The Art of Roasting

Posted on: January 30th, 2013 by admin No Comments

Roasting unleashes a coffee’s potential; it is  part science part art and lots of good judgment. Roasting requires experience, concentration and precision. The art of roasting is akin to an artist’s signature on a painting, as roasting imprint the roaster’s signature on the coffee.

How bright or muted will a particular coffee be at different roast colors? How much chiaroscuro should the roaster impart to the coffee core flavor? These questions and many more are part of a roasters daily life.

Roasting with too much heat makes the beans too dark with too much caffeol (a fragrant oil produced by roasting when burnt); not enough and the caffeol is not precipitated.

Green coffee beans feel like rounded pebbles and are very hard but after roasting they become much softer and can be easily cracked by a light squeeze. They grow much larger as well, anywhere between 50-80% depending on the beans size, density and the roast color after roasting.

There are many different kinds of coffee roasters.  A classic type of roaster is the Drum Roaster which has a rotating metal drum operated by hot surfaces with heated air passing through the rotating and tumbling beans. Achieving the right balance between the conduction and convention during the roasting process is no small task but is one which is very rewarding.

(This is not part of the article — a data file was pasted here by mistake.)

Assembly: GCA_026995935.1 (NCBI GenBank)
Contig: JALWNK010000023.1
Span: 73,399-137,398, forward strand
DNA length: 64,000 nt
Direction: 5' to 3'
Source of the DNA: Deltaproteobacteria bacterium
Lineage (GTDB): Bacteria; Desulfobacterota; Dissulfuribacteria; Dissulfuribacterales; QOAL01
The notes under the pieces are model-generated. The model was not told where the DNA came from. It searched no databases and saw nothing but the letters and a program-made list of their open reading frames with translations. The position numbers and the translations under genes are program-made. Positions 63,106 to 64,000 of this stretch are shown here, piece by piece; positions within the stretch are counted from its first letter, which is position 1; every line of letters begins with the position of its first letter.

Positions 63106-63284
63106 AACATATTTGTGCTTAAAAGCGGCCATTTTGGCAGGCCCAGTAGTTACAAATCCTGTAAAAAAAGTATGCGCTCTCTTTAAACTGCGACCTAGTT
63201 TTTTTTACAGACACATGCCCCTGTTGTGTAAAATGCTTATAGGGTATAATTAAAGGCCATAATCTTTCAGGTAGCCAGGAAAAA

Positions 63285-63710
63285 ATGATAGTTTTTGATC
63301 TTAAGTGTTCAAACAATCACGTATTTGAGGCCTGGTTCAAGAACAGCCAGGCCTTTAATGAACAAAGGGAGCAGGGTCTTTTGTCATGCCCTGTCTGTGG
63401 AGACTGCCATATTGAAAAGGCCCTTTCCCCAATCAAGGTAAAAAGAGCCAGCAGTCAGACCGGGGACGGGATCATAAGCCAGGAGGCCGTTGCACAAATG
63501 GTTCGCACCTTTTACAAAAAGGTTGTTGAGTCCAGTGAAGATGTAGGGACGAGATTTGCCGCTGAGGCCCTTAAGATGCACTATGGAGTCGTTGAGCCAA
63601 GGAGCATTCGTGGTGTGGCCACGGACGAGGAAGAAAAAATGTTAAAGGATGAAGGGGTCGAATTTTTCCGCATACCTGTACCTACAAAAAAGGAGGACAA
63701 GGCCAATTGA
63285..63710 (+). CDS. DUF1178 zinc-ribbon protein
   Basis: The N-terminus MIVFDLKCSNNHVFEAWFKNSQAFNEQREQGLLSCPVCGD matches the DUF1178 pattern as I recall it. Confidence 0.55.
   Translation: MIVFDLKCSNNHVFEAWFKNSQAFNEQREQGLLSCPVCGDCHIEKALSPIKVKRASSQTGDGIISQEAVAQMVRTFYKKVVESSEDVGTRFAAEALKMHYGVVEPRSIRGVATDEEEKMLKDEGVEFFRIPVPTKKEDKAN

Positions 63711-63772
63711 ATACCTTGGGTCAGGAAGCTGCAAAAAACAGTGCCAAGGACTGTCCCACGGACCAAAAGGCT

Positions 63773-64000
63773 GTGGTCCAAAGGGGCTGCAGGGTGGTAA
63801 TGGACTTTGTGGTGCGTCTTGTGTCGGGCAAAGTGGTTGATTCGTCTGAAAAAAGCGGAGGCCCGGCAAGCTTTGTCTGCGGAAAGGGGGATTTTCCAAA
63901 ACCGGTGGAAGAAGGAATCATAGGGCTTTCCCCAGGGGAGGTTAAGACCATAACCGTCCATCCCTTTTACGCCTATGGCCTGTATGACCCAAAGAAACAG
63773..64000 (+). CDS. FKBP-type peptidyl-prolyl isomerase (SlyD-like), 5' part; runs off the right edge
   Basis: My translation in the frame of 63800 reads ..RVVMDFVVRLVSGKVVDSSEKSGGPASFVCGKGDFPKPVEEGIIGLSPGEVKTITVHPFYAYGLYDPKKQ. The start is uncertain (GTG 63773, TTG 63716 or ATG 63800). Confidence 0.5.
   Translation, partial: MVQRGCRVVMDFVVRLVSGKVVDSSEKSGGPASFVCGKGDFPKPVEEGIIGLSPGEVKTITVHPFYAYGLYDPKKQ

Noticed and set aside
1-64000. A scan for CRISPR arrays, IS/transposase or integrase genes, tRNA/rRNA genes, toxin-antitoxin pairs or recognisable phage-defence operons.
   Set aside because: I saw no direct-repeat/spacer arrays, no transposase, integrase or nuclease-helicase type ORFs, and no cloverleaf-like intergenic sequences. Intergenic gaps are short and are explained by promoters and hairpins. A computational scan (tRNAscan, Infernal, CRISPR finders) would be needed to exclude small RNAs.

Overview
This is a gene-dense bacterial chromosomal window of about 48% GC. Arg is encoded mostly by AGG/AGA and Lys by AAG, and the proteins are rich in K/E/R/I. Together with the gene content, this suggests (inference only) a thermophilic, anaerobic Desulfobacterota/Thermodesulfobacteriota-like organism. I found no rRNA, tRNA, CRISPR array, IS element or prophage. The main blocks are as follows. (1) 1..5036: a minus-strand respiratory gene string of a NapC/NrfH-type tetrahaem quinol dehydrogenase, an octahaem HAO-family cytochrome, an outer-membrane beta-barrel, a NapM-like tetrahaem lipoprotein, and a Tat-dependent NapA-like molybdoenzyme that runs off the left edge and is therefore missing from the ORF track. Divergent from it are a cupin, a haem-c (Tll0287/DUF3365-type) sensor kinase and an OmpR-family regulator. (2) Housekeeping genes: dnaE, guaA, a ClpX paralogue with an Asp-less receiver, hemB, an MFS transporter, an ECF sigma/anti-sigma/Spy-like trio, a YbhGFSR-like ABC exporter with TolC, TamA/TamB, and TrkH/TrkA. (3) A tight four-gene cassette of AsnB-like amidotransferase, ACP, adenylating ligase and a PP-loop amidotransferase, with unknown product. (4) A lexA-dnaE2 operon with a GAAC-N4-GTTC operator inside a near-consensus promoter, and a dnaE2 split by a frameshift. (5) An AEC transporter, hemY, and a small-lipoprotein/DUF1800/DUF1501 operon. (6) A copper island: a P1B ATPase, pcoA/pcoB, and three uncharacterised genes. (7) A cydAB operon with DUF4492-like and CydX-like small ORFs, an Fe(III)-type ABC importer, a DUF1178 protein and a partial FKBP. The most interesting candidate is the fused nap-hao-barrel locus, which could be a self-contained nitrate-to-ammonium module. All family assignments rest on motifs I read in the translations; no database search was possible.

The second most common roaster is the Thermal Roaster.  This type operates strictly by convection where the beans typically float on a bed of hot air and avoid touching hot surfaces. This type of roaster permits a very clean expression of the coffee flavor profile though it lacks the dimensionality that is produced in drum roasters–which impart a slight roast variation between surface and interior–achieving more depth and highlighting acidity.

During the roasting process the green coffee beans are roasted at temperatures ranging from 350º F – 460º F for 8 to 18 minutes, depending on the degree of roast required and the beans’ size and density.

During the roasting process moisture is lost from the beans, you can hear this happening, the queue is the distinct audible pops the beans makes.

Pyrolysis during roasting is a process in which starches are converted into sugar, proteins are broken down and the entire cellular structure of the bean is altered.

The roasting process develops a fine coffee’s complexity of over 600 flavor components and precipitates the release of caffeol which is the essence of the coffee we enjoy in the cup. Since it is also volatile and water soluble, once the coffee beans have been roasted, the flavor can be damaged by moisture, light and especially oxygen.